myself, I thank Julia Bien-Aime and Timothy Olson as well, whose
efficient handling of arrangements contributed to a pleasant and
smoothly run Forum.

vi
The New World of Natural Gas
Foreword

This report is issued under the auspices of the Aspen Institute, and
neither the Forum speakers, participants, nor sponsors are respon-
sible for its contents. Although it is an attempt to represent views
expressed during the Forum, opinions were often not unanimous
and participants were not asked to agree to the wording of the report.

John A. Riggs
Senior Fellow
Energy and Environment Program

vii7
The New World of Natural Gas

8
The New World of
Natural Gas
Leonard Coburn
Rapporteur
The New World of Natural Gas

The development of natural gas from shale is providing new pos-


sibilities for gas use in the United States and throughout the world.
The largest conventional natural gas deposits are concentrated in the
Middle East and Russia, but unconventional natural gas, including
shale, is spread throughout the world, potentially permitting devel-
opment in many different countries.

Some of the largest and most thoroughly studied gas shale


resources are located in the United States. They are widely dis-
persed and situated near existing infrastructure, making it easier to
transport the gas once developed. In recent years, new techniques
for hydraulic fracturing and horizontal drilling brought the cost of
developing and producing shale gas down to economic levels. Due
to increased shale production, the United States was the world’s
largest natural gas producer in 2009. Some projections estimate that
the enormous American shale resource base will keep United States
gas production sufficient for more than 100 years.

This new development may bring with it enhanced energy secu-


rity and attractive environmental benefits at affordable prices. A
large domestic resource will reduce or eliminate the previously
anticipated need for greater gas imports. Large supplies can lower
costs, providing expanded opportunities in the electric power sector
to displace coal, in the transportation sector as compressed natu-
ral gas (CNG), or for greater use in the residential, commercial or

1
The New World of Natural Gas

industrial sectors. Although no fuel is without environmental chal-


lenges, natural gas has the lowest emissions among all fossil fuels.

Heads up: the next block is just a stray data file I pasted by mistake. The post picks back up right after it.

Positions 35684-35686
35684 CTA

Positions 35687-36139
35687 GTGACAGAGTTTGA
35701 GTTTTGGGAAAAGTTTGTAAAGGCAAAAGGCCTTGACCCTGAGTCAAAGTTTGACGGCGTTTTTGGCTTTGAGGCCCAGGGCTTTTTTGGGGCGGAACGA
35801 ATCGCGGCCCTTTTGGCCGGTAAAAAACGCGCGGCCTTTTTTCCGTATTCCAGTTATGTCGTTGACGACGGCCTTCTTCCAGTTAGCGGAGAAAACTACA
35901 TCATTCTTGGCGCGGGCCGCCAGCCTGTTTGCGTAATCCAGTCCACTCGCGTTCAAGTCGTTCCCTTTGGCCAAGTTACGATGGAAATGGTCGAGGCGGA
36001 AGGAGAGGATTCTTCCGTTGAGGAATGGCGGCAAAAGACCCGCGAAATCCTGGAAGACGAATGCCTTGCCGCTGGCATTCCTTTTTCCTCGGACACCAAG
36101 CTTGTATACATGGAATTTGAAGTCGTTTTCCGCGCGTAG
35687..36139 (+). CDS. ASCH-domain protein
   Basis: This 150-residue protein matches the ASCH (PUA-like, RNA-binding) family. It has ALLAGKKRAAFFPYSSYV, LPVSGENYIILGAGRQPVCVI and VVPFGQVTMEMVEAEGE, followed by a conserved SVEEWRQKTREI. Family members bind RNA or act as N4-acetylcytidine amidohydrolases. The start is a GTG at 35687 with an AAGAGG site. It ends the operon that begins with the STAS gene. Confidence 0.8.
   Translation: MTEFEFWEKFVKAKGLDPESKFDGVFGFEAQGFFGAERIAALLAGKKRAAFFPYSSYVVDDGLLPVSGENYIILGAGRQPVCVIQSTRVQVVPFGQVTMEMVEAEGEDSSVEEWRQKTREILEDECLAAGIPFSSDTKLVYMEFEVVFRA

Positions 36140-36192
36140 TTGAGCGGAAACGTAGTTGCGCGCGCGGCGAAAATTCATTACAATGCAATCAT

Land and water use is relatively small, although water sourcing and
disposal can be a challenge. A secure, affordable, domestic source
of natural gas can be a game changer for the United States if public
policy does not erect barriers that undermine competition with
other fuels and if irresponsible operators do not jeopardize develop-
ment of the resource.

This new resource can help to meet growing future global demand,
but for the next decade increasing natural gas demand in China, the
Middle East and Europe will be met by conventional natural gas
resources. By 2020, China’s relatively small demand will double or
even triple. Imports by pipeline from Central Asia and liquefied
natural gas (LNG) from the Middle East and Asia will complement
domestic supplies. China has a large unconventional natural gas
resource, but mature development is not expected before 2020.

The Middle East, despite containing about two fifths of the


world’s conventional gas reserves, is a large consumer of its own
resources. Gas use is growing rapidly, with the Middle East now
second in growth to the Asia Pacific region. Most of the natural gas
produced in the Middle East will stay there to meet regional needs.
The exception is Qatar, the largest LNG exporter in the world. The
Middle East’s conventional gas resources are so large that no uncon-
ventional gas development is forecast any time in the near future.

Europe’s primary concern is security of natural gas supply, since


about one quarter of its gas now comes from Russia. Recent disrup-
tions in supplies due to Russia’s turbulent relations with Belarus
and Ukraine created substantial uncertainty among European policy
makers. Their search for alternative natural gas supplies led them to
Central Asia and the Caucuses with possible new long distance high
volume pipelines bypassing Russia. Economically these pipelines
may be problematic; however, geopolitics may supersede economics
in Europe’s search for enhanced energy security. Europe has uncon-

2
The New World of Natural Gas

ventional gas deposits; however, so much uncertainty surrounds


their development that it is unlikely that any development will occur
before 2020.

Natural gas pricing continues to be an important issue, with


North America, Europe, and Asia using different pricing models.
The open question is whether these regional markets will evolve into